How, exactly, might taking extra SAMe improve a person’s mood? Researchers have identified several possibilities. Normal brain function involves the passage of chemical messengers between cells. SAMe may enhance the impact of mood-boosting messengers such as serotonin and dopamine—either by regulating their breakdown or by speeding production of the receptor molecules they latch on to. SAMe may also make existing receptors more responsive. These molecules float in the outer membranes of brain cells like swimmers treading water in a pool. If the membranes get thick and glutinous, due to age or other assaults, the receptors lose their ability to move and change in response to chemical signals. By methylating fats called phospholipids, SAMe keeps the membranes fluid and the receptors mobile.

Whatever the mechanism, there is little question that SAMe can help fight depression. Since the 1970s, researchers have published 40 clinical studies involving roughly 1,400 patients. And though the studies are small by FDA standards, the findings are remarkably consistent. In 1994 Dr. Giorgio Bressa, a psychiatrist at the University Cattolica Sacro Cuore in Rome, pooled results from a dozen controlled trials and found that “the efficacy of SAMe in treating depressive syndromes… is superior [to] that of placebo and comparable to that of standard… antidepressants.”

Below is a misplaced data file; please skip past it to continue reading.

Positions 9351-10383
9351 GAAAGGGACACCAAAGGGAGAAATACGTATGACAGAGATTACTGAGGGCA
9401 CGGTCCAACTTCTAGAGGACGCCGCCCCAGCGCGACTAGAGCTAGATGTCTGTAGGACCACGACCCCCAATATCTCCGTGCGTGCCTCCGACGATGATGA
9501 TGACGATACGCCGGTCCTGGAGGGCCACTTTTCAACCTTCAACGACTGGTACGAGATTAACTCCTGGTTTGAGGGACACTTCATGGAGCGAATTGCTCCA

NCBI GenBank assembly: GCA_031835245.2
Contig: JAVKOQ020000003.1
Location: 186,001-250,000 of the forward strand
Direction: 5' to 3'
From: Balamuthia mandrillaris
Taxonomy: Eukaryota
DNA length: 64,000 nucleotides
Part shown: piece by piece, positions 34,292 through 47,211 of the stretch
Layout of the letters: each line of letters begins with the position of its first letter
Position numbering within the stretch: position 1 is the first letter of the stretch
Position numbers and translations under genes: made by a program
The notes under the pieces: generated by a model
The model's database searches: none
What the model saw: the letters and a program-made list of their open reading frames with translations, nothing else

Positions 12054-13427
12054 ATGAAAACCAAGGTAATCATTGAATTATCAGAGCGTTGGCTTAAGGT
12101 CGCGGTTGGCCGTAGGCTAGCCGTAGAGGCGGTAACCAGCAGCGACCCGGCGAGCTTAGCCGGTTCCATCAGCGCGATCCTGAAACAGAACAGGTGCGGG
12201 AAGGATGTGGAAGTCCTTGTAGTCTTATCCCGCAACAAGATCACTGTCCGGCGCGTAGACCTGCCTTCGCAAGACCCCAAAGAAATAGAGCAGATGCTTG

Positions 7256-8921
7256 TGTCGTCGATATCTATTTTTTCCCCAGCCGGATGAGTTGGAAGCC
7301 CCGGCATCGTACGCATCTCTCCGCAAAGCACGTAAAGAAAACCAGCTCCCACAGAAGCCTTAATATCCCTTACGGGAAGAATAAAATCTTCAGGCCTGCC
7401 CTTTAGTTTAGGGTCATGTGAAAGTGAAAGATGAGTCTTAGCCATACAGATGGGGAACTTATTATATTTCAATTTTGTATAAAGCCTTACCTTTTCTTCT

This isn’t the first natural substance to show promise as a mood booster. Small studies suggest that St. John’s wort can ease low-grade melancholy, but SAMe has been tested against far more serious disorders. In one of several small U.S. studies, researchers at the University of California, Irvine, gave 17 severely depressed patients a four-week course of SAMe (1,600 mg daily) or desipramine, a well-established antidepressant. The SAMe recipients enjoyed a slightly higher response rate (62 percent) than the folks on desipramine (50 percent).

No one has found SAMe significantly more effective than a prescription antidepressant, but it’s clearly less toxic. The drugs that predate Prozac (tricyclics and MAO inhibitors) can be deadly in overdose, or in combination with other medications. Newer antidepressants, such as Prozac, Zoloft and Paxil, are less dangerous, but their known side effects range from headaches and diarrhea to agitation, sleeplessness and sexual dysfunction. And SAMe? Studies suggest that like other antidepressants, it may trigger manic episodes in people with bipolar disorder. Aside from that, the most serious side effect is a mild stomach upset.

Until large U.S. studies confirm these findings, few American doctors will recommend SAMe to severely depressed people. “The evidence looks promising,” says Harvard psychiatrist Maurizio Fava, “but it’s not definitive. In some European countries they have different marketing standards than we do.” UCLA biochemist Steven Clarke echoes that concern, saying the nation is embarking on a large, uncontrolled experiment in which consumers are the guinea pigs. A key concern is that depressed patients will drop other treatments to try SAMe, and end up suicidal. Columbia University psychiatrist Richard Brown warns of that hazard in “Stop Depression Now,” a new book coauthored with Baylor University neuropharmacologist Teodoro Bottiglieri. Yet Brown himself has treated several hundred patients with SAMe in recent years, sometimes combining it with other drugs, and he has never had a bad experience. “It’s the best antidepressant I’ve ever prescribed,” he says flatly. “I’ve seen only benefits.”